But if you’re not in the mood for close combat, use the Ranger’s bow to weaken enemies from a distance. I’ll guarantee you’ll never kill one, though – unless it’s an archer. Those with a preference for melee close in on your position too swiftly. And your arrows are generally weak and inaccurate as is.

Gandalf, quite simply, is awesome. He has no special ability like kicking or jumping, but that matters not. His “archery” more than makes up for it. As a wizard, he has vast array of magic at his disposal. Destroy single enemies with a deadly fireballs or a bolt of lightning. If surrounded, slam your staff on the ground to repulse, injure, and knock down any enemies around you. Cast a spell of attraction on that lumbering troll so all the surrounding Orcs attack it instead of you. And if you’re seriously wounded, chant an incantation of healing to recover lost health. Alternatively, if you’re not feeling very arcane, you can always return to the more conventional combat techniques. Gandalf’s sword is swift and fierce, and its final strike also knocks enemies off their feet. And his finisher is most sadistic. Watch with delight as he smashes the butt of his staff into the belly of his fallen foe. The sickening squelch of flesh and blood resounds as he digs and twists the staff in place to finish the kill.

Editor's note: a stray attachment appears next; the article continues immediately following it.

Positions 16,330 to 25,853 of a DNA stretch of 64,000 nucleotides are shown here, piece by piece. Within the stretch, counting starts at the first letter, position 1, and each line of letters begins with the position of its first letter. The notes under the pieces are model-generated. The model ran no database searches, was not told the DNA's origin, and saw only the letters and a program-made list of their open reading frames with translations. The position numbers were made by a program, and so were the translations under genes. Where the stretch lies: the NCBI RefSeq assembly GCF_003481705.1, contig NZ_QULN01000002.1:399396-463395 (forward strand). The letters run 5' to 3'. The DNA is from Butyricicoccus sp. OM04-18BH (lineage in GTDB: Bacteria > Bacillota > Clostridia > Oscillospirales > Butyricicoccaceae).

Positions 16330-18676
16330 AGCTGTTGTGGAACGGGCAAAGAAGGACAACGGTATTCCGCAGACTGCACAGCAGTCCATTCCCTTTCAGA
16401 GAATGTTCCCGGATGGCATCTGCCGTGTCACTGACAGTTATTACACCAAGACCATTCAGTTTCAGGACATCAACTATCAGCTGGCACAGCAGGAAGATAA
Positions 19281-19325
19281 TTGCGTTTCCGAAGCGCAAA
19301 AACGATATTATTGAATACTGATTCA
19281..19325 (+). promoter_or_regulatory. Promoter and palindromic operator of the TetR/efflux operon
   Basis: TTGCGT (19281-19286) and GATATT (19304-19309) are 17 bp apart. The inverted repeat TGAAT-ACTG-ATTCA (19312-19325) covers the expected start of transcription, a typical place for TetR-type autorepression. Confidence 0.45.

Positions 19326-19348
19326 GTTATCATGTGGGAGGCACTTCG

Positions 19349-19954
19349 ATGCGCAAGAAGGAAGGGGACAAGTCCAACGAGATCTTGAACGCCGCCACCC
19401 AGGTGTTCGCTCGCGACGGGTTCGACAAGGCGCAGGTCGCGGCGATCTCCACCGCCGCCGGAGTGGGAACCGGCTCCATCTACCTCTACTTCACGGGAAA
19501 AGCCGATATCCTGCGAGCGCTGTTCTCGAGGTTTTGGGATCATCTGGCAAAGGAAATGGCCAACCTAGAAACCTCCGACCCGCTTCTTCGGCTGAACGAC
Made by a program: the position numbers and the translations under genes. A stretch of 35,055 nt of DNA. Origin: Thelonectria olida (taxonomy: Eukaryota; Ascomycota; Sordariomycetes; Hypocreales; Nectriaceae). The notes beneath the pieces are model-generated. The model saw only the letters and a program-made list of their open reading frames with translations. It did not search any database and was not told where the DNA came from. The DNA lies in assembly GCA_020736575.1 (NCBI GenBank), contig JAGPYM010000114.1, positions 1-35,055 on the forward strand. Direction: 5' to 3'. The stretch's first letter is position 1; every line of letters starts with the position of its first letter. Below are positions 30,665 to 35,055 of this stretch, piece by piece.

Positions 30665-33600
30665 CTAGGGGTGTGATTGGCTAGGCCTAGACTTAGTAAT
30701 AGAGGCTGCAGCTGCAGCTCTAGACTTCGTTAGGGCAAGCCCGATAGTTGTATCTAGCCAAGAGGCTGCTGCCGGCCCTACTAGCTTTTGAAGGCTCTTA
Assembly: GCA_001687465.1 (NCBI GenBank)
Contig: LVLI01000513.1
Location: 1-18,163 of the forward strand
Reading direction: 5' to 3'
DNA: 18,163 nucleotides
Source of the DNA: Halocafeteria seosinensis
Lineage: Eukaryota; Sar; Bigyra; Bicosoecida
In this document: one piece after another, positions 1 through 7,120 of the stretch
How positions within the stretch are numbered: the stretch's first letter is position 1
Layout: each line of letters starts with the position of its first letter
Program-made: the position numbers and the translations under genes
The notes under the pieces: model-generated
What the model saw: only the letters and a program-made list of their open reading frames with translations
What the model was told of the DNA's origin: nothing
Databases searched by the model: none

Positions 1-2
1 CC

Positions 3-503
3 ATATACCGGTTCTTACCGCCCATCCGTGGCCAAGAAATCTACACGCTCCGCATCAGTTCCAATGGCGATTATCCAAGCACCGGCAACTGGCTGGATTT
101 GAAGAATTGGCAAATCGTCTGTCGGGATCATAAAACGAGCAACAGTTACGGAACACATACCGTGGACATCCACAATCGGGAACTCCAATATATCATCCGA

It’s a game with multiple imperfections, but its overall easiness, the satisfaction of battle (despite the flaws there), and, most notably, the sheer nostalgia and wonderment of playing something modeled after one of your favorite novels makes the experience much more enjoyable. It may not be the greatest adaptation ever made, but it still leaves me filled with a profound sense of contentment.

Rating: 7/10

wolfqueen001's avatar
Community review by wolfqueen001 (May 31, 2008)

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sashanan posted June 01, 2008:

I have the PC version of this and never even got through that part at the beginning where you have to evade the Nazgul. So I've ended up playing only the 20 minutes of fetch quests at the beginning, hooray.

Maybe the worst part is that one of them spots you, he draws his sword and demands you "hand over the Ring" (prompting game over) - very unnazgullike.
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honestgamer posted June 01, 2008: